Arrests after anti-nuke protest in Turkey

Nuclear Monitor Issue: 

(December 4, 1994) On Friday 11 November, 35-40 Greenpeace protesters and Turkish activists were arrested in the capital of Turkey Ankara, when they attempted to block the entrance of the state-owned Turkish electricity authority (TEK) head-quarters in Ankara.

(423.4190) WISE Amsterdam - The protesters, dressed in black radiation suits and wearing skeleton masks attempted to staged a mass die-off in front of the building. The reaction from the Turkish Security Police was swift and violent. As 6 activists chained themselves across the entrance, the police broke down the glass doors and forcibly arrested all present.

The action was in protest at government plans to construct the first nuclear power station in Akkuyu, southern Turkey. The Sixth Turkish National Energy Congress, held in Izmir in October, confirmed government plans to proceed along the nuclear path. The meeting, ostensibly designed as a platform for politicians, experts and decision makers to debate the future of energy policy in Turkey, turned out to be little more than a marketing exercise for nuclear power.

"Greenpeace is asking the Turkish government to make a real assessment of their energy needs and invest in a sustainable future for Turkey, instead of being hoodwinked into investing in an economically disastrous, outdated and dangerous technology". Instead of looking for sustainable and clean energy alternatives, the government is pursuing a dangerous energy path. As is apparent from their actions against the protest, opposition and concern is being met with aggression and blindness.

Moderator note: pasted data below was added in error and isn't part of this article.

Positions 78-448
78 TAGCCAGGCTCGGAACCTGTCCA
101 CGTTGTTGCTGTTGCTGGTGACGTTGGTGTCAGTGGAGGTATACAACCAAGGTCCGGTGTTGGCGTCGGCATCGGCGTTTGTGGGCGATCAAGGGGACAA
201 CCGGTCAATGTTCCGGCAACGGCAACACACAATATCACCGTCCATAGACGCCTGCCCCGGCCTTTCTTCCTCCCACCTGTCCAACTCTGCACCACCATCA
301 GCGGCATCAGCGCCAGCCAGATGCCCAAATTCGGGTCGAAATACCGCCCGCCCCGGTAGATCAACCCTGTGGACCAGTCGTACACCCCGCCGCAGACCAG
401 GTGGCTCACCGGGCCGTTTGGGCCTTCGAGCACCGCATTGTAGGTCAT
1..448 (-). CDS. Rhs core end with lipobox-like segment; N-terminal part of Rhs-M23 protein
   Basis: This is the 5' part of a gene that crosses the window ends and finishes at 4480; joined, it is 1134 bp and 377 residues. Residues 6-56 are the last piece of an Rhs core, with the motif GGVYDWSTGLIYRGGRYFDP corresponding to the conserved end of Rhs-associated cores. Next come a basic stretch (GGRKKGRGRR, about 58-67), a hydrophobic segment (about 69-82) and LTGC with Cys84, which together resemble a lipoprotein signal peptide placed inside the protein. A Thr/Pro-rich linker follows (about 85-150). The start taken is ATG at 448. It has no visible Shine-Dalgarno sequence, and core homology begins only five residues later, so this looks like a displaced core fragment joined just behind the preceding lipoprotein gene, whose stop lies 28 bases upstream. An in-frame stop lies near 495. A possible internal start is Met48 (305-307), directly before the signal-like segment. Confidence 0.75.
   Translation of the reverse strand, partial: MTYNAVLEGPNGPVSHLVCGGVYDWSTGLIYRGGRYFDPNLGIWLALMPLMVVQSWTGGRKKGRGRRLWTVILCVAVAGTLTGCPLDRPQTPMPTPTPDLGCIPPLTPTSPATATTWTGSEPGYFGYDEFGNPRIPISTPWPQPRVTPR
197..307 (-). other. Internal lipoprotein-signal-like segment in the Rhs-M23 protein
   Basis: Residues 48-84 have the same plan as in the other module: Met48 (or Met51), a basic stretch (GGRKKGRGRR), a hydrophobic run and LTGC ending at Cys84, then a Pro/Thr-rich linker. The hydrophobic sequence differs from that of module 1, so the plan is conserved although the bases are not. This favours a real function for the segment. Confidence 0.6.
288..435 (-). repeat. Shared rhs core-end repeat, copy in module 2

Greenpeace is calling for investment in clean renewable sources of energy. The wind power station at Tarila (Spain) is the largest in the Mediterranean. It provides energy for 25,000 homes. In Israel, two out of three homes are equipped with solar water heaters. Solar energy provides about three per cent of Israel's primary energy, replacing around 300,000 tonnes of oil every year and avoiding the release of a million tonnes of C02. "Alternatives do exist," said Greenpeace campaigner Anne Dingwall. "The Mediterranean could become the world's leading region in renewable energy use -- benefiting the environment, energy security and the creation of new industries, all with great long-term cost efficiency". "How much more proof does the Turkish government need before it comes to its senses?"

Source: Environet (Greenpeace BBS), 14 November 1994
Contact: Anti Nuclear Platform of Turkey, Melda Keskin. H├╝sren Gerede Cad. 77/7 80200, Tesvikiye-Istanbul, Turkey